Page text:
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Paramount Plus is a powerful nostalgia machine, but it doesn’t feel necessary yet

Paramount Plus is a powerful nostalgia machine, but it doesn’t feel necessary yet


This could change — but for now, it’s one big library

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Paramount Plus is maybe one of the best streaming services for people in their 20s, 30s, and 40s who are looking to get nostalgic about the television of their youth. Outside of that, Paramount Plus is a bit of a head-scratcher. There certainly seems to be a bunch to choose from, but with missing seasons, incomplete film collections, and no immediate “must watch” TV or movie options, the question is still why would anyone sign up for this right now?

The good thing is that Paramount Plus’ positives are hard to deny, but most of those positives fall on the TV side. As someone in their late 20s who grew up on a hearty breakfast of Nickelodeon shows, MTV reality series, and crime procedurals, Paramount Plus has everything I would have wanted a decade ago. Last night, I watched a bit of All That before starting up Jersey Shore again and ended the night with some Criminal Minds. A total blast!

Whereas CBS All Access was restrained in its offerings, Paramount Plus takes full advantage of Viacom’s library. Instead of having to choose from a medley of cop shows, classic television, films people may have forgotten about, and various Star Trek installments, there are classic BET and MTV shows, Comedy Central specials, and Nickelodeon collections on top of what CBS All Access already offered (like next-day episodes). Paramount Plus is peak snackable TV, comfort shows that can be tossed on before bed, in the background, or when the nostalgic urge returns.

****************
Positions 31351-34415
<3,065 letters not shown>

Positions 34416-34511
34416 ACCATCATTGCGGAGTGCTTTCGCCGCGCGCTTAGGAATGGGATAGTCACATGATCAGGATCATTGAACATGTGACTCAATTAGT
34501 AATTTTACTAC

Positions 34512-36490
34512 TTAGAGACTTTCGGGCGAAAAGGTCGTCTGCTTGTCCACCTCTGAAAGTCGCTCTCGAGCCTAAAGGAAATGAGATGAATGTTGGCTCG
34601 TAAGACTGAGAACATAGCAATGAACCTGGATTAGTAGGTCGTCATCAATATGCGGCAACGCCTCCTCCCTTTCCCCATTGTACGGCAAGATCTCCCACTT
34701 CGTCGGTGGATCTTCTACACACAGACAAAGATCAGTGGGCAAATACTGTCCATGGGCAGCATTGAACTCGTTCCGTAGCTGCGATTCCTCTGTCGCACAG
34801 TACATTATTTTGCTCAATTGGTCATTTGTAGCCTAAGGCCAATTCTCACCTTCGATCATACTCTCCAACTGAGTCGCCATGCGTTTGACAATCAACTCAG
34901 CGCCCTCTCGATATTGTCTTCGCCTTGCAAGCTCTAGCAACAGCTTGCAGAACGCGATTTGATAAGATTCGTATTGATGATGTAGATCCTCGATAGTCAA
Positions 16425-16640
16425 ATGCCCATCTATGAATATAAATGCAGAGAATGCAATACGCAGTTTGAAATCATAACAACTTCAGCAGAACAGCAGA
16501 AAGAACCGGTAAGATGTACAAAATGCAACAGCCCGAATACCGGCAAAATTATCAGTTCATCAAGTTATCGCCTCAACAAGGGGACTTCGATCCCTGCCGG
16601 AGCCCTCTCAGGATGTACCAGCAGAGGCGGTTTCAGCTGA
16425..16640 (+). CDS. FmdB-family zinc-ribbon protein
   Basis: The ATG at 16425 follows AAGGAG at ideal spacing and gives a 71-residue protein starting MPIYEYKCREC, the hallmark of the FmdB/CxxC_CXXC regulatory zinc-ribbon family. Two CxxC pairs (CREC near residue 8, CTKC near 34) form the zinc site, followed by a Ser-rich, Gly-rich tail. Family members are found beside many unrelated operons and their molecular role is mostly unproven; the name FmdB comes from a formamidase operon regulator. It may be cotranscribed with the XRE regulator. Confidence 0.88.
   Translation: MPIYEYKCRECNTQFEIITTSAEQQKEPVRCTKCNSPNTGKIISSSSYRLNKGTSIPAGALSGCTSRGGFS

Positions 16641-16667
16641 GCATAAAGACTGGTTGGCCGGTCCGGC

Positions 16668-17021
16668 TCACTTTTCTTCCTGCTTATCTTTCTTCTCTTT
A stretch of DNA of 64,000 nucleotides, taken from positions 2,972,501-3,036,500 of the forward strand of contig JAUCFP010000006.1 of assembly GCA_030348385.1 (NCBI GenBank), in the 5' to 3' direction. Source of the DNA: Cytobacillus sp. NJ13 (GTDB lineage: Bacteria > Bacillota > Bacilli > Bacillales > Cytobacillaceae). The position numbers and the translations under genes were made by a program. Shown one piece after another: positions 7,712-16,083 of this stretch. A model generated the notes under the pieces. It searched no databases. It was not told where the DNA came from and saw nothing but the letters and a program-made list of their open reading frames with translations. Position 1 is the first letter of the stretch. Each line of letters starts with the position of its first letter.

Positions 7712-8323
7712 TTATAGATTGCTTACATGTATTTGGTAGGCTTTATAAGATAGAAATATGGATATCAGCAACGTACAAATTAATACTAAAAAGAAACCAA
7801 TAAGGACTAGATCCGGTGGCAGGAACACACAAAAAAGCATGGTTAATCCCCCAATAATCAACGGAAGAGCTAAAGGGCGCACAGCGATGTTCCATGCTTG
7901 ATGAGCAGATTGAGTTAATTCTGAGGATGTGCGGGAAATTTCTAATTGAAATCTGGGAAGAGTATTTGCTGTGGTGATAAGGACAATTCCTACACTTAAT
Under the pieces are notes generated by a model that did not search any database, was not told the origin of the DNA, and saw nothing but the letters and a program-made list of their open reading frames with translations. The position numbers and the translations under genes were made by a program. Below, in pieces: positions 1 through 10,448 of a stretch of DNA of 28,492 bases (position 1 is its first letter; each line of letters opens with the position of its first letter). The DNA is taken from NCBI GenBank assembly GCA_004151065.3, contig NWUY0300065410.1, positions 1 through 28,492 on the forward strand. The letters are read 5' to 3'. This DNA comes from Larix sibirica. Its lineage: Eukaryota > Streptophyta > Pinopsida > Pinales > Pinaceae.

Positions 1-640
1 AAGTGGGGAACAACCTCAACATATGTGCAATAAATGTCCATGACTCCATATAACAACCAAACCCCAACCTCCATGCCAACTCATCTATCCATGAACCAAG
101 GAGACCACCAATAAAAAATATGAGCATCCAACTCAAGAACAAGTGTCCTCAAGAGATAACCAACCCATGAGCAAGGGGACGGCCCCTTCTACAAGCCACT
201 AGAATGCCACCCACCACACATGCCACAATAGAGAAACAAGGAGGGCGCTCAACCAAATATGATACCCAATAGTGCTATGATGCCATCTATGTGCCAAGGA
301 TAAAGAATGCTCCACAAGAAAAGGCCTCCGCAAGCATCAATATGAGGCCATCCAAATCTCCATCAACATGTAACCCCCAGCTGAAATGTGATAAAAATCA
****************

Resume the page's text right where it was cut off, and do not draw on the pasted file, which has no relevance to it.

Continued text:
While Paramount Plus’ library is what stands out, there are issues. Full seasons of shows and installments in film franchises are missing. Rocket Power only has one season available, CSI made the first, second, and 15th seasons available, FBI only has the third season, and several seasons of All That are gone. On the film side, sequels to movies like Grease, Bad News Bears, and Charlie’s Angels are available but not the first movies.

I would imagine this comes down to rights agreements (remember, ViacomCBS shows are also on Netflix, Peacock, and Hulu), but it’s something that came up for me a few times to the point it was noticeable for all the wrong reasons. Understandably, it’s a bit of a pain. But there are full seasons of shows like Drake & Josh, Survivor, Criminal Minds, Cheers, Frasier, various Star Trek seasons, and hundreds of other movies to watch.

Content-wise, Paramount Plus’ biggest flaw is a staggering lack of exciting original series — even the selection of originals is several rows down on the homepage. Considering so many of these series are on other streamers — I can watch Avatar: The Last Airbender and iCarly either on Paramount Plus or Netflix — it’s hard to think of anyone beyond nostalgic 20- and 30-somethings signing up to scratch an itch. And even then, how many people are rushing to rewatch Rugrats when they’re still making their way through a back catalog on Netflix?